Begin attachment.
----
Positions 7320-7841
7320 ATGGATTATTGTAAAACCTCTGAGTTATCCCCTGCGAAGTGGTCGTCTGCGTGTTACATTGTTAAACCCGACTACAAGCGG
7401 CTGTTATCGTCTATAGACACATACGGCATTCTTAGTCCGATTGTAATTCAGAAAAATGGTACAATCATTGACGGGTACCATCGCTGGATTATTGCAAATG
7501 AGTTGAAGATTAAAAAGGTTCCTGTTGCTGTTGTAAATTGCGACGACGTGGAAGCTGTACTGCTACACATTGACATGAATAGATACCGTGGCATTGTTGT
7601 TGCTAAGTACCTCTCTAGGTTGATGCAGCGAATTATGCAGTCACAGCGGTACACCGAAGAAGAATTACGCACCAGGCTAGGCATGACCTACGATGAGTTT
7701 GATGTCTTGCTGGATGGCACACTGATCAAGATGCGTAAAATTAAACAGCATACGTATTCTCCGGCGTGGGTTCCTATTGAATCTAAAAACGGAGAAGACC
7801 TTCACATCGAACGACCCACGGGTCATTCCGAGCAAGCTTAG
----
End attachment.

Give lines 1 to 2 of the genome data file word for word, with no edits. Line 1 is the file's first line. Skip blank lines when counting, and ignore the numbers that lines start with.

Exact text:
Positions 7320-7841
7320 ATGGATTATTGTAAAACCTCTGAGTTATCCCCTGCGAAGTGGTCGTCTGCGTGTTACATTGTTAAACCCGACTACAAGCGG